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Playlist: Trains!

Compiled By: PRX Editors

 Credit: <a href="http://www.flickr.com/photos/locosteve">Locosteve</a>
Image by: Locosteve 
Curated Playlist

A celebration of everyone's favorite body-scanner-free transportation. National Train Day is May 10, 2014.


Curious about how stuff gets on this list?

Julie the Amtrak God

From Jenny Asarnow | 03:00

Conversations with Julie, the voice on the Amtrak telephone line.

Shutterstock_136027958_small These are dialogues that actually took place between me and Julie, the automated voice of Amtrak. I let her direct our conversation and allowed myself to be (mostly) passive. I was feeling lost, and I felt she could give me direction. A slightly longer version of this piece was featured in Chaise DVD Magazine (Issue 1). A remixed version (involving dance beats) was featured in Free Matter for the Blind (an audiozine), volume 6. That version of the piece aired on WFMU in June 2004. You can listen to it here: http://www.wfmu.org/playlists/shows/11845 This version has not been aired

Railfans

From Eric Winick | 16:22

Since October 1962, a handful of dedicated rail enthusiasts have been sending each other letters, photos, and reports about their common passion. Over time, what began as a means of sharing information has become the lifeline for a lifetime friendship. And it shows no sign of slowing down.

Playing
Railfans
From
Eric Winick

004_4a_small Featuring: Al Holtz, Jack May, and Walter E. Zullig, Jr,
Recorded:  May-September 2011, Brooklyn, Manhattan, and Ossining, NY
Original Music:  Jay Kustka

From the files of Yarn AudioWorks.

PHOTO GALLERY:  View photos of Walter, Al, and Jack in action, train photos by Jack, a copy of the very first Circuit letter, and more, by clicking HERE.

Jay Kustka is a Boston guitarist and singer/songwriter with 30+ years experience. A recent semi-finalist of Lee Ritenour’s Six-String Theory contest, his playing styles range from roots rock/blues to funk, reggae and beyond.  Check out his music at the links below:

http://www.jaykustka.com
http://www.youtube.com/user/TheDayRiffer
http://www.kickstarter.com/projects/jaykustka/with-a-little-help-my-first-album

Special thanks to Adam Greenfield and Lisa Zullig.

The Train Plan

From Hearing Voices | Part of the The Plan series | 29:03

We hop on some trains and see where they take us. Pieces from various producers.

0601pantrains_small We hope on some trains and see where they take us... PLAYLIST: ARTIST | AUDIO | ALBUM (*=PRX piece) 1. Chuck Jonkey | Peruvian Highlands | World Trains 2. Jenny Asarnow | Julie the Amtrak God* | -- 3. David Isay | Pullman Porter* | Holding On 4. Clothesline Revival | Calling All Trains | Of My Native Land 5. Ben Adair | Hobo Confessions* | Savvy Traveler 6. Chuck Jonkey | Peruvian Highlands | World Trains 7. Steve Reich / Kronos Quartet | 1 America - Before the War | Different Trains 8. Chuck Jonkey | Peruvian Highlands | World Trains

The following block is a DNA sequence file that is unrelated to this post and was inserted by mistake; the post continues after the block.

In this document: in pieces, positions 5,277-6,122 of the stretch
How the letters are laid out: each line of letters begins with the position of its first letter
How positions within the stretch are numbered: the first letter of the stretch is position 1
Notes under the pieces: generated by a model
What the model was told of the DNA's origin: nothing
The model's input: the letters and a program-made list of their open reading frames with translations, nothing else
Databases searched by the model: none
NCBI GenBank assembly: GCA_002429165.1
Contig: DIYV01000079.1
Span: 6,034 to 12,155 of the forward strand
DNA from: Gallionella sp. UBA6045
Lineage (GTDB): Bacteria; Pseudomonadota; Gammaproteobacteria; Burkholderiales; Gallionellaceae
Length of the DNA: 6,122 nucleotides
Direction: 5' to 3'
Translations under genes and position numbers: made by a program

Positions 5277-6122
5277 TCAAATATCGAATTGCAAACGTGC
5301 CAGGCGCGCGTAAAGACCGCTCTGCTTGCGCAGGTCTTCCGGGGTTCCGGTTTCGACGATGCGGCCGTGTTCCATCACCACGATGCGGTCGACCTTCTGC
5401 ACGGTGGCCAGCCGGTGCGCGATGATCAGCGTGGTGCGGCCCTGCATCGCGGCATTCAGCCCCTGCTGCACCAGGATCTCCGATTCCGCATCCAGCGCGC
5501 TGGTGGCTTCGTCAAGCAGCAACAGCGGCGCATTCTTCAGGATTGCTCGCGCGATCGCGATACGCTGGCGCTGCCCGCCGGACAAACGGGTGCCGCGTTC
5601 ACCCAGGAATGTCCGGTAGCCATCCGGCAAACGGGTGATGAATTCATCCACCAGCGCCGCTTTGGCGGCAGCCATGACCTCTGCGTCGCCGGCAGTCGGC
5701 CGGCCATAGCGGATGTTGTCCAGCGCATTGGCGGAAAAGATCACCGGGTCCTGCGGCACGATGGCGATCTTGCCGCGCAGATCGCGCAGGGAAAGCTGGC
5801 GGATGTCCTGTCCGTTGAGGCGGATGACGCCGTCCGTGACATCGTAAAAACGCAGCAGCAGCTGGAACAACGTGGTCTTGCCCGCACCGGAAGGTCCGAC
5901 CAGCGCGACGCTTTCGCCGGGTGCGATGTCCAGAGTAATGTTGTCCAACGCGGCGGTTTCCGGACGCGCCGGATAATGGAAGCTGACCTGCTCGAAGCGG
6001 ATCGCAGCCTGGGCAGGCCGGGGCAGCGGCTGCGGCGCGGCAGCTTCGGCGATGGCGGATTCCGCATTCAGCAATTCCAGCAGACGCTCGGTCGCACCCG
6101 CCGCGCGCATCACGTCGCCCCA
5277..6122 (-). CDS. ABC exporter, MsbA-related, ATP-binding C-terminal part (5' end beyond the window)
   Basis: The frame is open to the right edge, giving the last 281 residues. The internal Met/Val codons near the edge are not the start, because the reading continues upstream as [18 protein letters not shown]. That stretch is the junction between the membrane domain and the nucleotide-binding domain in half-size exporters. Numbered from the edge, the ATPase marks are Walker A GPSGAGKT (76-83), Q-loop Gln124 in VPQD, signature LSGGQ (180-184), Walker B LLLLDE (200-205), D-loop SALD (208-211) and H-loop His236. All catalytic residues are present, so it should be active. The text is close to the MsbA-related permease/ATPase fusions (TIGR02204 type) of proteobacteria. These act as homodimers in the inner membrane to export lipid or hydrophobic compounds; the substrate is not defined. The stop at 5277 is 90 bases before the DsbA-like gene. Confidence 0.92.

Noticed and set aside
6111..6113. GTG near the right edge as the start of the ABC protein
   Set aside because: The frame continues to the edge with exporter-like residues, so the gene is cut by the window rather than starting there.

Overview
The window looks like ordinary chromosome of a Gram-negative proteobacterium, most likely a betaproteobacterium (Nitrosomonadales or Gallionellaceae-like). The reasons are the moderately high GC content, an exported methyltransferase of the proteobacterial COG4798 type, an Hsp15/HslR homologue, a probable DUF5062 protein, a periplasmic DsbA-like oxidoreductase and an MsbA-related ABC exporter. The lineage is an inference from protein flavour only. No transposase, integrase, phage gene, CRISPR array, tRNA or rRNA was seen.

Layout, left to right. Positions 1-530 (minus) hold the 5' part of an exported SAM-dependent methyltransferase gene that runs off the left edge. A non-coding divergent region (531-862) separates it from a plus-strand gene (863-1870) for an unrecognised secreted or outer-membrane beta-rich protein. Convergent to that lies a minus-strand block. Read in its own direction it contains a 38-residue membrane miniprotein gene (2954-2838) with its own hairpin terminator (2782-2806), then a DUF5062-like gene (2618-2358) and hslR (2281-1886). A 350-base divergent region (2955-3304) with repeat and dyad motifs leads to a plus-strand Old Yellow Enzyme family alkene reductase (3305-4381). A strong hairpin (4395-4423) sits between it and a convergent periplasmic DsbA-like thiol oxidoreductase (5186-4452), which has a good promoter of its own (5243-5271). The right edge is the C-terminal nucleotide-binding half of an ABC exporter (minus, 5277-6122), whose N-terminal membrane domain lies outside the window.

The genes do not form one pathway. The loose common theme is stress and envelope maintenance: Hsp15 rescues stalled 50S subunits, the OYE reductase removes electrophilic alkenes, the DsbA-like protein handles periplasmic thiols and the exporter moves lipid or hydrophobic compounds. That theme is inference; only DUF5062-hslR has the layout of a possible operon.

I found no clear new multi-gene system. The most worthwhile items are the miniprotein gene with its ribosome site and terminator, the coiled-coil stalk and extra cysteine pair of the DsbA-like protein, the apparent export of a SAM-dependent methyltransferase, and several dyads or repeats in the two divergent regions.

Air copy:
This [broadcast day] we travel by train, into history and into story. We hear a sound portrait of Pullman Porters, train sounds from the Peruvian highlands, and a hobo's tale of hopping trains. Ride the rails, with The Train Plan, this [broadcast day] on [station]. 

The Orphan Train

From Annie Wu | 52:59

In September, 1854, the first "orphan train" carried 46 homeless children from New York City to far off homes to become laborers in the pioneer West. Widely duplicated throughout its 75 year history, the original orphan train was the creation of the now-forgotten man who was to become the father of American child welfare policy. This doc features interviews from orphan train riders as well as readings from period newspapers, letters, and journals.

Playing
The Orphan Train
From
Annie Wu

Advertisement_small This fall marks the anniversary of one of the least known and yet most significant social experiments in American history. In September, 1854, the first "orphan train" carried 46 homeless children from New York City to far off homes to become laborers in the pioneer West. It was the first step in what was to become the emigration of as many as 250,000 orphan children to new homes throughout the entire United States. Widely duplicated throughout its 75 year history, the original orphan train was the creation and life project of the now forgotten man who was to become the father of American child welfare policy. Some of the most famous orphan train riders included songwriter Eden Ahbez, author of the Nat King Cole classic "Nature Boy," as well as John Brady, a governor of Alaska and Andrew Burke, second governor of North Dakota. More than 150 years after the first orphan train, the remaining riders are scattered across the country, and their descendants live in communities like yours. This new unnarrated one hour documentary features interviews from surviving orphan train riders as well as readings from period newspapers, letters and journals. The show is laced with an eclectic mix of traditional folk, classical and impressionist music. A 25-minute version of the show will air on "Soundprint" on Dec. 10, 2004.